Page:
Extend the Core Skills


Once you have learned the core skills, keep learning and practicing even more skills!

The University of Minnesota is committed to the idea that accessibility is everyone's everyday work. 

All you have to do is start small. For example:

Then use the Filter and Sort Options below and review what you learned, or learn even more skills!

Accessibility Skills Pages and Events

Displaying 21 - 30 of 98

Classroom Activities

To create accessible and inclusive classrooms, start by eliminating barriers to information when you develop or modify course activities. Barriers to information are the primary causes of inaccessible classroom situations. Acknowledging students’ gifts rather than what may be perceived as limitations helps create inclusive spaces.

Color Contrast Deep Dive Event on

Join the Accessibility Ambassadors for a presentation by Jen Sanders of the Office of Information Technology. Jen will take us deep into the finer points of color contrast and accessibility.

Contact Us

Digital Accessibility is necessarily a collaborative effort. UMN partners include the Disability Resource Center, the Office of Information Technology, the Office of Equity and Diversity, University Libraries, colleges, departments, and you.


Ensure a strong color contrast between foreground and background on every document, slide, and web page. Always use color plus another visual indicator (for example, color plus boldface type or color plus size) to communicate important information.

Course Materials

When developing course materials, incorporate the core skills of accessibility in your course design. Consider common barriers students experience. As you modify or update course materials, identify and correct any materials that are improperly formatted, inconsistent, or disorganized.

Course Syllabi

Include a personalized accessibility affirmation on your syllabus. The syllabus itself should be formatted for accessibility in the same manner as any other digital document. See our example accessible syllabus.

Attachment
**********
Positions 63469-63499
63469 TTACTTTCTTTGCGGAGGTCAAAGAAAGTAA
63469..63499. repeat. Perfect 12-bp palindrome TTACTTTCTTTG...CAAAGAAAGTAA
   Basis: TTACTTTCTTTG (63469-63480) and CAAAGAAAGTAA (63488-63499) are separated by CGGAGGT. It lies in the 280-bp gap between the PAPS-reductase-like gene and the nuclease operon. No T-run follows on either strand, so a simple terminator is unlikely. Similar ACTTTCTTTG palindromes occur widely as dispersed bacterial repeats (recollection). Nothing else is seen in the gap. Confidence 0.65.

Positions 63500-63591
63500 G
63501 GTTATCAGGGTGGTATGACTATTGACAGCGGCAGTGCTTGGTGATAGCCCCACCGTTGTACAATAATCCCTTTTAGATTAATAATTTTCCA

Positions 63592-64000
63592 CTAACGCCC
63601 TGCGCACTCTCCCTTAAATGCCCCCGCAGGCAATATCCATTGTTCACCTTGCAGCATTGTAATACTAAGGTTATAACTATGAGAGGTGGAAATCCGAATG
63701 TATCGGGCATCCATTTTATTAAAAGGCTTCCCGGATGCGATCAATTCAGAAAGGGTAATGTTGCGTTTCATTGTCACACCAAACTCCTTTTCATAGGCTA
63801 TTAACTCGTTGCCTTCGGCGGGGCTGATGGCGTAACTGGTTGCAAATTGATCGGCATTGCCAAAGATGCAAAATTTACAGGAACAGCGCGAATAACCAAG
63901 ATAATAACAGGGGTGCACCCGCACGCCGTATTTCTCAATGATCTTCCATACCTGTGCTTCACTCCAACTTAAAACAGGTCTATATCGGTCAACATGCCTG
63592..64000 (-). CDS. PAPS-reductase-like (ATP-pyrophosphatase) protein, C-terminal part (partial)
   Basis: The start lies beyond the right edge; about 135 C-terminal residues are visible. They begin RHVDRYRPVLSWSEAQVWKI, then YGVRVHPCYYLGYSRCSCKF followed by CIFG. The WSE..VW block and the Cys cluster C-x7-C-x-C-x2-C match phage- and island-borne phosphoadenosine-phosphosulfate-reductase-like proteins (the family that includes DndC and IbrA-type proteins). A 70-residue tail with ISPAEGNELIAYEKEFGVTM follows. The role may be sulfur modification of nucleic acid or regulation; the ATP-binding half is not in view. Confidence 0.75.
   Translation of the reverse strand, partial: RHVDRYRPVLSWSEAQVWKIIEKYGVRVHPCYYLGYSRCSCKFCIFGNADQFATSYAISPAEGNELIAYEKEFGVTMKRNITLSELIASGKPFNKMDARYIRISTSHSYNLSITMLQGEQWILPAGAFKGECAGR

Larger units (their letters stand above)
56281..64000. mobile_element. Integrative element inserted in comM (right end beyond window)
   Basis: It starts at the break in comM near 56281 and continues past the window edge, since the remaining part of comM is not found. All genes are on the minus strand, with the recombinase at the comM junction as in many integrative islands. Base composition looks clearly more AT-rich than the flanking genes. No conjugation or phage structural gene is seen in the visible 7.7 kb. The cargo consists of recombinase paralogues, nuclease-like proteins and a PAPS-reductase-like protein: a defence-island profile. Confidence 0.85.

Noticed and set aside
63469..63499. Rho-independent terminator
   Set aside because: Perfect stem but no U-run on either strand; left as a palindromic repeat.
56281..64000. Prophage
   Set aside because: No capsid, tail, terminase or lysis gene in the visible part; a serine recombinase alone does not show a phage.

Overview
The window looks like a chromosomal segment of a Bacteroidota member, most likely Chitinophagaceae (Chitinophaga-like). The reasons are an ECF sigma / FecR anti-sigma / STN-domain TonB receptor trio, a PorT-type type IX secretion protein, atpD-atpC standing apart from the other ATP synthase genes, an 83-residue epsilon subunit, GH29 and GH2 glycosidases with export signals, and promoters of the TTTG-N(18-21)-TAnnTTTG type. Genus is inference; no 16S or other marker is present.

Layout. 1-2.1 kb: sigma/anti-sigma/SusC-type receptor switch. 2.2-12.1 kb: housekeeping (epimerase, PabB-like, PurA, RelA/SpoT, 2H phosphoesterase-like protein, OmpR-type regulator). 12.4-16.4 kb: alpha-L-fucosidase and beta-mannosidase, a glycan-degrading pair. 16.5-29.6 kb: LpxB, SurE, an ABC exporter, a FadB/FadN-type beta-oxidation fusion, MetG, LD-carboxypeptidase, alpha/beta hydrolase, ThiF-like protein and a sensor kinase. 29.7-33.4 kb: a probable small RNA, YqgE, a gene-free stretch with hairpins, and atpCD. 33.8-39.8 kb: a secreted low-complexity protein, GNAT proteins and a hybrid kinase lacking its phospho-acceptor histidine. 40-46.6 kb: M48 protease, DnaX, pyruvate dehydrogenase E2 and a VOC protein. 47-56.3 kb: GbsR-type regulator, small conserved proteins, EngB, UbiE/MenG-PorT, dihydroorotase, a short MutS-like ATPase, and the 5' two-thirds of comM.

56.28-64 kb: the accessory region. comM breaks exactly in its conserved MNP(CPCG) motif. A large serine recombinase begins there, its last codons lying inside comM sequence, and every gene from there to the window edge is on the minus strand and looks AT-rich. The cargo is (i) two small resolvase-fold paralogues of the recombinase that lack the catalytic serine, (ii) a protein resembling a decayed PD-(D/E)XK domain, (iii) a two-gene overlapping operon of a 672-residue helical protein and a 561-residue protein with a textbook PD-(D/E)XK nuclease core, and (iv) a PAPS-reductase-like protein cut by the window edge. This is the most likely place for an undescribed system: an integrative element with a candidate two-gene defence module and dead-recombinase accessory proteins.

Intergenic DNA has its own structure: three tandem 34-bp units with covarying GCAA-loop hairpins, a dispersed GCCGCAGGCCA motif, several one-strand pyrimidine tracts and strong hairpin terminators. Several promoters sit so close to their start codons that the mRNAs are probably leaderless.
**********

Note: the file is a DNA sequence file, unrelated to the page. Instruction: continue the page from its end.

Creating Accessible Content Event on

Join the Accessibility Ambassadors for a presentation and discussion about writing accessible and inclusive content by Jen Neveau from University Libraries.

Creating an Accessibility Testing Plan Event on

Once we know the basics of accessibility, it can be a daunting task to actually ensure that our work is accessible.

Cultivate Inclusion Event on

The Cultivate Inclusion Kick-off event was held online Aug. 5.

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Authors, Designers, and Editors

When you think about accessibility laws and related University policies, you might think they apply only to course and website content.

But at the University of Minnesota, we create thousands of digital content products each day. These can be in a variety of formats, and should all be as accessible to the widest range of audiences as possible


The more you make your course accessible, the fewer accommodation requests you may receive.

In addition, more students will be able to better learn from and navigate your course materials and classroom experiences, even if they have different learning styles and abilities.

Leaders and Managers

Leaders can communicate a clear and achievable vision for digital accessibility within the organization.

Managers can drive action by communicating a vision, establishing clear goals and expectations, and providing resources and training.

Check out Promote Digital Accessibility for ideas.


You can make your presentations and events you host more inclusive.

For example:

  • Verbally describe your slides while presenting.
  • Include alternative text for images.
  • Provide captions, audio descriptions, and transcripts.


When you produce digital assignments, apply the core skills and your instructors and the students you collaborate with will be better able to understand them, even if they use assistive technologies.

Technology Purchasers

Before a big purchase, the wise shopper gathers requirements, performs research, and reviews potential solutions.

At the University, your digital technology pre-purchase checklist must include an evaluation of the extent to which a product is accessible and how a vendor meets accessibility standards.

Web Developers

From a developer's perspective, the goal is to code a website or web application that, at minimum, meets Web Content Accessibility Guidelines (WCAG) AA standards and follows the POUR guiding principles of accessible technology.